Steven G. Mihaylo Hall

Cal State Fullerton's Steven G. Miyalo hall. (Leticia Perez/Daily Titan) 

Cal State Fullerton has severed ties with Steven Mihaylo — the namesake of the CSUF Mihaylo College of Business and Economics — after he reportedly failed to fulfill his $30 million pledge.

CSUF President Fram Virjee said in an email on Wednesday that Mihaylo only paid $8 million of the promised amount. 

As of Wednesday, Mihaylo’s name will be dropped from the college and it will be known as the College of Business and Economics. However, Virjee said that Mihaylo’s name will remain on the physical building as he contributed toward its construction.

“The university has made, and I have personally made, repeated attempts to work with Mr. Mihaylo in ensuring his commitments to his alma mater are fulfilled,” Virjee said. “He has left us with no choice.”

Mihaylo, a 1969 CSUF alumnus and chief executive officer of Arizona-based Crexendo Business Solutions, initially donated approximately $4.2 million toward Mihaylo Hall, which opened in 2008. 

In 2007, he made his second pledge of $30 million, but only made $8 million in payments, Virjee said.

In 2018, Mihaylo added the condition that his pledge was dependent on the university purchasing a telecommunications system from his company, which CSUF declined, Virjee said. 

Virjee added that Mihaylo’s other reason for the unfulfilled pledge was “alleged financial waste by the university and a claimed lack of support for the First Amendment of political conservatism on campus.”

In exchange for the rest of his pledge, Virjee said that Mihaylo reportedly offered the condition of the hiring of one Republican faculty member for every Democrat faculty member, which the university refused.

On Twitter, Mihaylo has repeatedly called greater attention to conservative voices such as President Donald Trump. He last used the account in 2018.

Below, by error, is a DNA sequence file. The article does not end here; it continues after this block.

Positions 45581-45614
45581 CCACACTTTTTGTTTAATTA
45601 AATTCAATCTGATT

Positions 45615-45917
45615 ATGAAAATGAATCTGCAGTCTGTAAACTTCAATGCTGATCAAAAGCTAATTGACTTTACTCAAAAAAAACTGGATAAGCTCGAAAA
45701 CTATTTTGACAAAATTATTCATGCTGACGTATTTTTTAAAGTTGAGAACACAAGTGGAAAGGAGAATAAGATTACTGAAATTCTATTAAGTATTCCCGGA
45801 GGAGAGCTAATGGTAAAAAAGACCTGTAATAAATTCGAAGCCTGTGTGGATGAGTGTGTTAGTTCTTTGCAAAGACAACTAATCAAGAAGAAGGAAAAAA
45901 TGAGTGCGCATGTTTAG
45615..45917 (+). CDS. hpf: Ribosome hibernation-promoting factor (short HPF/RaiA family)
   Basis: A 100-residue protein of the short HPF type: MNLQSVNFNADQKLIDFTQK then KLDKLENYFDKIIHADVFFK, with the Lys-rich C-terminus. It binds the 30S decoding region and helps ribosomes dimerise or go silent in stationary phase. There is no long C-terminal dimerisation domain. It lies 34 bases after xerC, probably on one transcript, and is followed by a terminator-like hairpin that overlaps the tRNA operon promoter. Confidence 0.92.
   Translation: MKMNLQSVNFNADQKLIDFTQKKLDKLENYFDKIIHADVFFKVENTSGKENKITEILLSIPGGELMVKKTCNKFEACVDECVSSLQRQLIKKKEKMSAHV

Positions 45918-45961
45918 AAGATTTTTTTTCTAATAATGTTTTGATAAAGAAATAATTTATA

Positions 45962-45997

“It's sad that our universities, including #CSUF, can't accept that Trump is the new U.S. President!” Mihaylo tweeted after the 2016 election.

The university is not pursuing legal action against Mihaylo for the unfulfilled pledge at this time, Virjee said.

Mihaylo has not responded to request for comment.

Morteza Rahmatian, the dean of the business college, said in an email to a student that the only thing that would change within the business school is the name.

Chi-Chung Keung, campus director of news media services, said that Mihaylo’s payments stopped in 2016. He added that CSUF has been trying to work with him for the past four years.

“The university has reached out and made every effort to reconcile the relationship, and it just felt like the demands were unreasonable that Mr. Mihaylo was asking for, and we just needed to move forward,” Keung said.

Also in 2016, Mihaylo clashed with several CSUF students on Twitter when he replied to a 2015 tweet by at the time student Luke Higgot, which read “expected student loan debt payoff: April 2057.”

Mihaylo replied and asked if Higgott had ever considered getting a job, to which Higgott replied that he works two jobs. The interaction triggered a slew of argumentative tweets between CSUF students and Mihaylo.

Jeff Cook, chief communications officer at the time, said in 2016 that while the university cannot represent Mihaylo’s perspectives, but the university was grateful for his donations.

This story was updated at 7:30 p.m. on August 26, 2020.

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